EEG functional connectivity in post-hypnotic amnesia

Graham Jamieson, Marios Kittenis, Ruxandra Tivadar, Ian Evans

Research output: Chapter in Book/Report/Conference proceedingConference contribution

Abstract / Description of output

Objectives: Hypnotic amnesia (HA) presents an opportunity to uncover the mechanisms of dissociation and similar phenomena found in many psychological conditions. Dissociation, considered as the temporary unavailability of information from one neuropsychological process to another, may arise from many mechanisms. Here we test the proposal that dynamic changes in topographic patterns of cortical oscillations in the upper-alpha band (Uα: 10-12Hz) may underlie the selective inhibition of recall during HA, by blocking the availability of processed information at specific points in the retrieval process. Method: Participants were nine high (>9) and seven low (<3) susceptibles, doubly screened with the HGSHS:A and SHSS:C scales. Following hypnotic induction participants were presented with a series of 60 face stimuli and identified their affective expression. Later participants received a HA suggestion for these faces. They were then presented with a mixed set of 30 old and 30 new faces and identified each as new or old. HA suggestion was lifted and participants tested again using the remaining 30 old faces and another 30 new faces. 64 channel EEG was recorded on a Biosemi system at the University of Edinburgh. eLORETA source analysis is reported on highs showing reversible amnesia response to old faces. Results & Conclusion: For old faces wrongly identified (OW) compared to new faces correctly identified, late evoked Uα is significantly higher in OW in right (R) BA7, a region independently implicated in top down executive control to assist recall of visual information. Lagged nonlinear connectivity analysis of Uα in the same condition shows significantly increased connectivity in Uα between R BA34 (parahippocampal gyrus) and R BAs 7, 20 and 22 respectively. The integration of information between these functional regions is essential for successful recall of recent faces. In HA response spatial and temporal coordination of Uα appears to suppress the integrated functioning of these regions (and hence recall). These patterns were not found after reversal of HA suggestion.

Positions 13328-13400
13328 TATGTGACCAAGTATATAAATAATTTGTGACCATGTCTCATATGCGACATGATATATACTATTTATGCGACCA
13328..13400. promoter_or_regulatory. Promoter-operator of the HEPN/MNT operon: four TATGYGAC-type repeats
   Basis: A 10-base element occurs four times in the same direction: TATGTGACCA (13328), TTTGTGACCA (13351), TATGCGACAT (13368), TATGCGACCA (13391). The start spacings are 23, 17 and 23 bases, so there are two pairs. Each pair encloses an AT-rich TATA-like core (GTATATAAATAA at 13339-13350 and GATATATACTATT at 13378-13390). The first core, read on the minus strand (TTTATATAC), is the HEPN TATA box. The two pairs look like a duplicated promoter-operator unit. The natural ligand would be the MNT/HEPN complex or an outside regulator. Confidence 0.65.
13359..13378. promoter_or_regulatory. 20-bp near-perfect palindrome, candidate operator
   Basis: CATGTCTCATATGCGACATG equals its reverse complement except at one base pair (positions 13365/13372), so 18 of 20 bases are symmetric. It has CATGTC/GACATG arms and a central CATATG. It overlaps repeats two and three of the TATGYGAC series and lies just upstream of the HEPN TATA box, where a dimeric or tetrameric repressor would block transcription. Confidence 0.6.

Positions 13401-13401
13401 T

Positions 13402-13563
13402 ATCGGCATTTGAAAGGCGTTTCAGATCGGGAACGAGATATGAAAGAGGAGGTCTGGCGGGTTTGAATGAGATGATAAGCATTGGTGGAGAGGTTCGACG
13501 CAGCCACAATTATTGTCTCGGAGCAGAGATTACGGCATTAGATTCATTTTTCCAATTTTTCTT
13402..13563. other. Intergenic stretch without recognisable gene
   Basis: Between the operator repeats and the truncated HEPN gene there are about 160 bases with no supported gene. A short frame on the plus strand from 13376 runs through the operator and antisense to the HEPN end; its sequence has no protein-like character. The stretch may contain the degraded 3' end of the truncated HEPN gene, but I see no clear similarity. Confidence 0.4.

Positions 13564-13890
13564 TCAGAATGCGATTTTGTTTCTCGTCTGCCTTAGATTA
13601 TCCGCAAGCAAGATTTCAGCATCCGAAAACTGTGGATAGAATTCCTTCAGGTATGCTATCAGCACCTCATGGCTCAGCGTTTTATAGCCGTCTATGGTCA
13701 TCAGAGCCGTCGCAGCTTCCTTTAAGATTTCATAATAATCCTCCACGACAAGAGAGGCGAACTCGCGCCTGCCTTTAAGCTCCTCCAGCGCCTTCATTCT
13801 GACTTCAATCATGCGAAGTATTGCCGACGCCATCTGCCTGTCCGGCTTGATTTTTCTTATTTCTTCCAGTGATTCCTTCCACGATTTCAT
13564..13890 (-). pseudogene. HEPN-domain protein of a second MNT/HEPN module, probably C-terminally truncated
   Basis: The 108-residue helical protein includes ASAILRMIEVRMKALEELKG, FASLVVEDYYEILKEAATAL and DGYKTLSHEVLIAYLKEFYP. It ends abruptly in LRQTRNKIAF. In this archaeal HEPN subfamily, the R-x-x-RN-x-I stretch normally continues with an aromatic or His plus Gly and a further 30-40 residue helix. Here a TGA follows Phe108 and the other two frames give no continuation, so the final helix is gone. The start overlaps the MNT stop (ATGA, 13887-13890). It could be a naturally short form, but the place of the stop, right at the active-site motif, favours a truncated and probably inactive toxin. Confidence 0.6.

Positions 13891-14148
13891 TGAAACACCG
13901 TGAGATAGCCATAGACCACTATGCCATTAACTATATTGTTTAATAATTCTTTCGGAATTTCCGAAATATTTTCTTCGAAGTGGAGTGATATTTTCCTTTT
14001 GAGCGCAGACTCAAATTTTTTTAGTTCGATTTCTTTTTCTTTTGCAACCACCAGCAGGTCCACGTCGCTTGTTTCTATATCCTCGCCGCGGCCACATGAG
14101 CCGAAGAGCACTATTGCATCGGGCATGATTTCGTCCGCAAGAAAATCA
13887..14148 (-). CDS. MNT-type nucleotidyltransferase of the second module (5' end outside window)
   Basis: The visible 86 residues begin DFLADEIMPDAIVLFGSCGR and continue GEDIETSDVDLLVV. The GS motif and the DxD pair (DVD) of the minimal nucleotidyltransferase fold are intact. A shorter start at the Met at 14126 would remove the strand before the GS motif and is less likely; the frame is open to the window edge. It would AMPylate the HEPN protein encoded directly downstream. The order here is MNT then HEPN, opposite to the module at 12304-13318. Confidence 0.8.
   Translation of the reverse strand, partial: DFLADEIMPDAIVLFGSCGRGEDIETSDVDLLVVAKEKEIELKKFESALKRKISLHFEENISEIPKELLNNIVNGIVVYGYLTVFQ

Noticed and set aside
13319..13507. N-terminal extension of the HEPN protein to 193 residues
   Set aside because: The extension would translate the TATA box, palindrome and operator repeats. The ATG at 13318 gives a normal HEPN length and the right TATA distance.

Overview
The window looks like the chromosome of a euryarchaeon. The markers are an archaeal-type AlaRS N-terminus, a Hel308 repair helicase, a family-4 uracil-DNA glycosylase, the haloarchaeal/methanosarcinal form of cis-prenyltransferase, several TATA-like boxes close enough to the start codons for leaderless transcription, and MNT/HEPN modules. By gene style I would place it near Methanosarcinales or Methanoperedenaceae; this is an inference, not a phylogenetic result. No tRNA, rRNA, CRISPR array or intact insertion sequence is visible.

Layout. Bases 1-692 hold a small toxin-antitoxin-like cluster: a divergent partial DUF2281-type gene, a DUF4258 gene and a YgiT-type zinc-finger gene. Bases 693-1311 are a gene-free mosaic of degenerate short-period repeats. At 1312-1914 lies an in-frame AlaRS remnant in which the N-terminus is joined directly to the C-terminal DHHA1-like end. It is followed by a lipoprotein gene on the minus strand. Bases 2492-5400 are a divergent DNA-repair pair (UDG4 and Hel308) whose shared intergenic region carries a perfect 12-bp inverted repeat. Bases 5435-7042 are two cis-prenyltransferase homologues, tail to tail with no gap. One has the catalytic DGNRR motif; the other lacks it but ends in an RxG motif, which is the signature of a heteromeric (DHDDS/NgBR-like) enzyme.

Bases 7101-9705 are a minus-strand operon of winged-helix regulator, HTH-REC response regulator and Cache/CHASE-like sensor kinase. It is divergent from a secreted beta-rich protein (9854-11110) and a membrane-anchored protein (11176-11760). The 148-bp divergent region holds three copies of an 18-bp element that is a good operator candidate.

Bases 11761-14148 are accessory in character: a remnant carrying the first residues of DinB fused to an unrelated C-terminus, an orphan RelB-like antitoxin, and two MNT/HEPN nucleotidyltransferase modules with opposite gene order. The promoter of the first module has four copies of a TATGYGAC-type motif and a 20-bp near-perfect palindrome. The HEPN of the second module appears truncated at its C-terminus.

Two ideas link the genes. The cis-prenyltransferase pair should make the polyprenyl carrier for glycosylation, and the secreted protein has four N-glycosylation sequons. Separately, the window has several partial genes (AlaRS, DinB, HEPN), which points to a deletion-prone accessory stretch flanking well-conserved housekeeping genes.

Original languageEnglish
Title of host publication2015 ISH Hypnosis Research Update
Subtitle of host publicationNeuroscience and Hypnosis: Implications for State and Non-State Views
Place of PublicationParis
Publication statusPublished - 26 Aug 2015

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